Towards a scientific rationale for traditional properties of Chinese medicinal plants: “natures” and “flavors” - Royal Botanic Gardens, Kew research repository
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Towards a scientific rationale for traditional properties of Chinese medicinal plants: “natures” and “flavors”

14 May 2019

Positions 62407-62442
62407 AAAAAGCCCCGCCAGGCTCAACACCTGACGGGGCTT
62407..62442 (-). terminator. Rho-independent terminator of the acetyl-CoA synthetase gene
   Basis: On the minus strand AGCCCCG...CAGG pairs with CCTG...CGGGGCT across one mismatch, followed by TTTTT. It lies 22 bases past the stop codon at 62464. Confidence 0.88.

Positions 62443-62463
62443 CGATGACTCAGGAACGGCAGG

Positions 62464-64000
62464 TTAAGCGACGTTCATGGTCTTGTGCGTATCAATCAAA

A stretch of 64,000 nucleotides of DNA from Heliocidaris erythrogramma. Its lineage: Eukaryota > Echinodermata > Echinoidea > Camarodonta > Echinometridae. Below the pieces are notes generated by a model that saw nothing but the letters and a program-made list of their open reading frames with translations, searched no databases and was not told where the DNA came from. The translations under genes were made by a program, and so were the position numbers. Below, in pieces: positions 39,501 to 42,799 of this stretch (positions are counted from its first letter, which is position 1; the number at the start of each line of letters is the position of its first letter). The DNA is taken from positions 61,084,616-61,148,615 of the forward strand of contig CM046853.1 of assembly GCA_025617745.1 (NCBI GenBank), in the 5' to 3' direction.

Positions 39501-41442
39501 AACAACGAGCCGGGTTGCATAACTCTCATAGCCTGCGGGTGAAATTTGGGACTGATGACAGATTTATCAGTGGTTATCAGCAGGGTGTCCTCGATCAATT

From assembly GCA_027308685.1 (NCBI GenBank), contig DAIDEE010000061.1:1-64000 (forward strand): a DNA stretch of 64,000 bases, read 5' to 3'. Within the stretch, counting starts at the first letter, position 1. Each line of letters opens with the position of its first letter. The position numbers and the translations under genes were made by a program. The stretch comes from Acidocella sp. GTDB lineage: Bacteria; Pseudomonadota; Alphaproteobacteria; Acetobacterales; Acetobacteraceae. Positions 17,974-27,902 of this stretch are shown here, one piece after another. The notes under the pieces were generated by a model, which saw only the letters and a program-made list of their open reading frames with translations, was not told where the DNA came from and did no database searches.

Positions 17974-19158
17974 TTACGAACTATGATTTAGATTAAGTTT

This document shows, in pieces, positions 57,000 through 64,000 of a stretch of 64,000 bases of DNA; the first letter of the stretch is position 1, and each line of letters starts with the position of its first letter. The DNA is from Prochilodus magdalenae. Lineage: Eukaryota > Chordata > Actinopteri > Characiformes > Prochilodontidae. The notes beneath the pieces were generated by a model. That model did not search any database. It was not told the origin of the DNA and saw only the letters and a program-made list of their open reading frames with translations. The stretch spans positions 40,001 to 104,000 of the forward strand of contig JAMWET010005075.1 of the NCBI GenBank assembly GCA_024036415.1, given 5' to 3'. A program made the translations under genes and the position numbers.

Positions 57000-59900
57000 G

Objective According to theory of Chinese medicine property, the ecological environment shapes properties (natures and flavors) of Chinese materia medica (CMM) and there are close relationships between certain natures and flavors. However, to date these observations have not been validated scientifically in the context of the whole flora of a region. The present study aims to address this gap. Methods We collected geographical distributions of 3637 vascular plant species native to the Xinjiang region of northwest China, of which around 812 are medicinal plants. The CMM property characters of these medicinal plants were also collected. All medicinal plants were then analyzed in the occurrence of their natures (cold, cool, neutral, warm, and hot) and flavors (sweet, bitter, sour, salty, and pungent). Possible correlations between these properties and environmental factors, notably climate, as well as correlations with plant species richness of the wider native flora of Xinjiang were then investigated using permutation test and regression. Results Cold species (38.5%) were more numerous than warm (21.0%) and neutral (22.3%), while bitter species (43.3%) were more numerous than pungent (25.6%), sweet (22.4%) and sour (6.7%) ones. Species with bitter flavor were most commonly also cold (48.6%) in nature, sour flavor usually coincided with cold (44.2%) or cool nature (26.0%), whereas pungent or sweet species tended to be warm (34.4%, 28.4%) or neutral (27.8%, 28.4%). The percentages of species of cold/cool nature, bitter flavor were higher in mountainous regions, and the percentages of warm/neutral and pungent/sweet/sour were higher in basins. The percentages of species of cold/cool, bitter were positively correlated with actual evapotranspiration (AET), and also plant species richness but had a bell-shaped relationship with potential evapotranspiration (PET), whereas the inverse situation was shown for warm/neutral and pungent/sweet/sour species. Conclusion Analysis of the data in Xinjiang region of China supports the qualitative observations concerning natures and flavors in traditional theory of Chinese medicine property. Specifically, (i) certain natures and flavors co-occur more frequently than if randomly distributed; (ii) correlations between proportions of natures and flavors and climatic variables suggest a role for the environment in shaping the properties of CMM.


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